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Case comment: Amey Highways Limited v West Sussex County Council

  • United Kingdom
  • Commercial agreements
  • Commercial litigation
  • Competition, EU and Trade
  • Procurement strategies
  • Public law
  • Local government


The recent High Court decision in Amey Highways Limited v West Sussex County Council has clarified that abandoning a procurement will not automatically extinguish pre-existing causes of action.  Breaches of the procurement regulations which result in the claimant suffering financial loss or damage could still give rise to substantial claims for damages even if the procurement is subsequently abandoned and the relevant opportunity put back out to tender. 

This judgment is likely to be seen as favourable to disappointed tenderers and highlights some of the difficult strategic decisions likely to be faced by contracting authorities when a procurement challenge is threatened or made.  The judgment also raises questions about the steps that contracting authorities and successful tenderers should be taking to protect their interests in cases where the challenger is alleging that the outcome of the procurement is wrong and that the challenger’s tender was in fact the most economically advantageous.


Amey Highways Limited (“Amey”) lost out on a contract to provide highways maintenance services to West Sussex County Council (the “Council”) by just 0.03%.  Amey issued a claim against the Council alleging that mistakes had been made during the evaluation of tenders, that Amey’s score should have been higher and, if the evaluation had been performed correctly, Amey would have been awarded the contract.  Amey sought an order from the Court setting aside the decision to award the contract to the successful tenderer, Ringway Infrastructure Services Limited (“Ringway”).  Amey also claimed damages in the alternative.  The headline sums claimed by Amey were loss of profits over the projected life of the contract, in the sum of just under £28 million; and/or just under £1 million as the wasted costs of preparing its tender.   

The Council applied to strike out key elements of Amey’s claim and Amey responded by applying for summary judgment.  Both of these applications were rejected, meaning that Amey’s claim would have to proceed to trial in the usual way.  After receiving notice that the Court had rejected its application to strike out key elements of Amey’s claim, the Council informed all participants in the procurement that it was abandoning the process.  It was the Council’s hope and intention that the decision to abandon the procurement and run a new competition would effectively extinguish Amey’s claim.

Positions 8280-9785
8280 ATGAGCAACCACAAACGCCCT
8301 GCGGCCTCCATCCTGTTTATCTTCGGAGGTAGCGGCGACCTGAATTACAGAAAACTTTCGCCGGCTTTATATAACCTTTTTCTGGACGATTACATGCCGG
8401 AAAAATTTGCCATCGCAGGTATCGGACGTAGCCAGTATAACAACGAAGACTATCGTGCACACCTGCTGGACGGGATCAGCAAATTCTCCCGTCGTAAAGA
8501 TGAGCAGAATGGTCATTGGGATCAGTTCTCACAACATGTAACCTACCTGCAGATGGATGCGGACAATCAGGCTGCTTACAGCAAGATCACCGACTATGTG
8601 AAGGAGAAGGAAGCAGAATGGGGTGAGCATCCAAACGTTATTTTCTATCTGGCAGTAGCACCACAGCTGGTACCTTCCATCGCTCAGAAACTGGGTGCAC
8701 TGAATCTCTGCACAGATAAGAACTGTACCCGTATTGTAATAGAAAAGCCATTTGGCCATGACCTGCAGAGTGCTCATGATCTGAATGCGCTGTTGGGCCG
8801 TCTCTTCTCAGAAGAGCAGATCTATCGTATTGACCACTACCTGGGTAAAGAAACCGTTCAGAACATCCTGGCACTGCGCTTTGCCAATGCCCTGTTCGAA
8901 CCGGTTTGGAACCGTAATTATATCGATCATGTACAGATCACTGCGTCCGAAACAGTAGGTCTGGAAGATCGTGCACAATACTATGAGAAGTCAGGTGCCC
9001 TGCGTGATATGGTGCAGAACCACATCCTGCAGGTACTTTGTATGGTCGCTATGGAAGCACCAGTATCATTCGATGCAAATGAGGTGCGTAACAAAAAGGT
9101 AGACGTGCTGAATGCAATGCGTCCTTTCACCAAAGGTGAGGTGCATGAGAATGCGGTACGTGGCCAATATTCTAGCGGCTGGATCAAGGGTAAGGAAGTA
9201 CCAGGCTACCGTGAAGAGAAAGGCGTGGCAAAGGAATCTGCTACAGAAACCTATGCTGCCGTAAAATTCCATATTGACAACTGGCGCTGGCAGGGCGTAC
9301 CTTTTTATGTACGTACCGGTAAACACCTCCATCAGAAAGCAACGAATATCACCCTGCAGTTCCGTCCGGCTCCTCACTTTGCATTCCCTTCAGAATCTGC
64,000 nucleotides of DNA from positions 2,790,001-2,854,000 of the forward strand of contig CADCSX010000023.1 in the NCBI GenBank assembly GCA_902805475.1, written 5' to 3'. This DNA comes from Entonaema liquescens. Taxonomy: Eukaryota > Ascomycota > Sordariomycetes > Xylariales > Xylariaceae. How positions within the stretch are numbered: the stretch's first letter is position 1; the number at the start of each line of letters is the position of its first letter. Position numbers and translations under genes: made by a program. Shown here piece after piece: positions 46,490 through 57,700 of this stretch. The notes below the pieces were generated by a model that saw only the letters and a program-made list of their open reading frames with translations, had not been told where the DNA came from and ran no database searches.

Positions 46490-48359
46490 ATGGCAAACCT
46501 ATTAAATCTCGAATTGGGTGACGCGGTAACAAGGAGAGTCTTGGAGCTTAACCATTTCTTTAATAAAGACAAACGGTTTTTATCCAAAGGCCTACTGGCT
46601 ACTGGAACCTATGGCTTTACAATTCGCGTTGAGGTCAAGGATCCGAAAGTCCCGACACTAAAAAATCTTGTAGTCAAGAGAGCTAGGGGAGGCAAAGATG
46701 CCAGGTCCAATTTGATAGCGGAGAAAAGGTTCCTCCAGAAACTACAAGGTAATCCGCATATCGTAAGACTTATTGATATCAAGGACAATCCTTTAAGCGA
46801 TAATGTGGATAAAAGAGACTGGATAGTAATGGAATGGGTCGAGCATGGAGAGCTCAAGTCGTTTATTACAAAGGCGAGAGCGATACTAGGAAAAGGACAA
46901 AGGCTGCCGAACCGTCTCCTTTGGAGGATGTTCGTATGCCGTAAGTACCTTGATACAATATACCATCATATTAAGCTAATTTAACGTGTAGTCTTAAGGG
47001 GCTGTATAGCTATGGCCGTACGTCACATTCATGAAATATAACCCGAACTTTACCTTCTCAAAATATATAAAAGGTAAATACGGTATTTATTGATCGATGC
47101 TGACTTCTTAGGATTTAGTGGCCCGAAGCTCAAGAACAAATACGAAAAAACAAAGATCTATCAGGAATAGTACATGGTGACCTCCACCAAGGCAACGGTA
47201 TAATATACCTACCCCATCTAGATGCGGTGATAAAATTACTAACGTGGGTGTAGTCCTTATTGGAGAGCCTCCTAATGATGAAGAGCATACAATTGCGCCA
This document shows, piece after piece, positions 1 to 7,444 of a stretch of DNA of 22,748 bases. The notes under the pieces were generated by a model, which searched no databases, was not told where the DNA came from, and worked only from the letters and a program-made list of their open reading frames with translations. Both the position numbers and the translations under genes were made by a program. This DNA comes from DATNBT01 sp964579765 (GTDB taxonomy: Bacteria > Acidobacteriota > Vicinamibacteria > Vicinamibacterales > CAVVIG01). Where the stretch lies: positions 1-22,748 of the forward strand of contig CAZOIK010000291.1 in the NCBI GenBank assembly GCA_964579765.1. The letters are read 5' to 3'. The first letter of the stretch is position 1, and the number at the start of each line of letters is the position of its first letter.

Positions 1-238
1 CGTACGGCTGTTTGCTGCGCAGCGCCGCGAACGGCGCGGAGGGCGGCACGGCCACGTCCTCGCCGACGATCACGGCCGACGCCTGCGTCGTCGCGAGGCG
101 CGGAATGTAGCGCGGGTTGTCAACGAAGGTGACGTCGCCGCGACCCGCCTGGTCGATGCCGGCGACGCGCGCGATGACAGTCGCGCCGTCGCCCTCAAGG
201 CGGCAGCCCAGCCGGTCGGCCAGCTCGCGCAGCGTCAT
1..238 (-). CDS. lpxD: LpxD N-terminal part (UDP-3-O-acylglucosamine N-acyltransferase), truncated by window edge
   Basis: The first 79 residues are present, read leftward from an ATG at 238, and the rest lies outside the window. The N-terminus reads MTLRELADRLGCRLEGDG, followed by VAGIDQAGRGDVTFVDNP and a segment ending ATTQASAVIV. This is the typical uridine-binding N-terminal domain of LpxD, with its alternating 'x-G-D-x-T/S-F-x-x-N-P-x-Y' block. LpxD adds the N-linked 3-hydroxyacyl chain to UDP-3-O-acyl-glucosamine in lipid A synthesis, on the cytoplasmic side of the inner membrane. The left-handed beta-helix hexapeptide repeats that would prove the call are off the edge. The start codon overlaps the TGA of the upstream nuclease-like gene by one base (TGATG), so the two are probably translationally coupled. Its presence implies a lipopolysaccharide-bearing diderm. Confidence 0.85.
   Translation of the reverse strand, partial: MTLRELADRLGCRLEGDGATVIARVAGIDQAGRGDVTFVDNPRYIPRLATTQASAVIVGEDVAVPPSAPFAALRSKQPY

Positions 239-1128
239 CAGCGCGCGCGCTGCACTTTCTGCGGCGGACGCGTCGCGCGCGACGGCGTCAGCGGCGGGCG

When Amey learned of the Council’s decision to abandon the procurement, instead of withdrawing the original claim Amey issued a second claim which (i) alleged that the decision to abandon was itself unlawful, and (ii) challenged the effect of the abandonment (i.e. by asserting that it did not have the effect of automatically extinguishing Amey’s original claim).

The Court ordered that Amey’s two claims should be managed and heard together and on 24 May 2019 handed down judgment on a critical preliminary issue, i.e. whether the Council was right in its contention that abandoning the procurement when it did had the effect of bringing Amey’s original claim to an end.

The Court’s decision

The Court clarified that lawfully abandoning a procurement may prevent private law claims coming into existence thereafter.  As such, abandoning a procurement may be a useful way to mitigate the risk of a successful challenge in certain circumstances.  The Court gave the following non-exhaustive list of examples of such circumstances:

  1. where pursuing the procurement to the award of a contract would mean awarding a contract that was not the most economically advantageous;
  2. where taking the procurement to the award of a contract would not be expedient from the point of view of the public interest; or
  3. where continuing with the procurement would result in the authority acting in breach of duty in a way that would enable an economic operator to bring a private law claim (or a suitably interested party to bring a public law claim).

However, the Court ruled that the lawful abandonment of a procurement did not have the effect of cancelling an accrued cause of action, i.e. a claim relating to a breach of duty by the relevant authority which occurred prior to the decision to abandon the procurement and which is alleged to have caused the claimant to suffer loss or damage. 

In this case, the Court noted that the alleged breaches of duty which led to the incorrect scoring of Amey’s tender took place during the evaluation process (i.e. prior to the decision to abandon the procurement).  The Court also noted that the Council had not advanced any argument that the successful tender may also have been scored incorrectly.  As a result, assuming Amey’s allegations that its tender should have received a higher score were proven, Amey’s tender would have received the highest score and should have been awarded the contract.  In essence, if the alleged breaches of duty were proven, this would have resulted in Amey suffering loss or damage in that they had resulted in Amey not being awarded a significant contract (or at least deprived Amey of a significant chance of being awarded the relevant contract).  The Court also held that the Council would not have abandoned the procurement but for the complaint made by Amey, i.e. the procurement would not have been abandoned in any event.  As such, all of the constituent elements of a valid cause of action were present prior to the Council’s decision to abandon the procurement.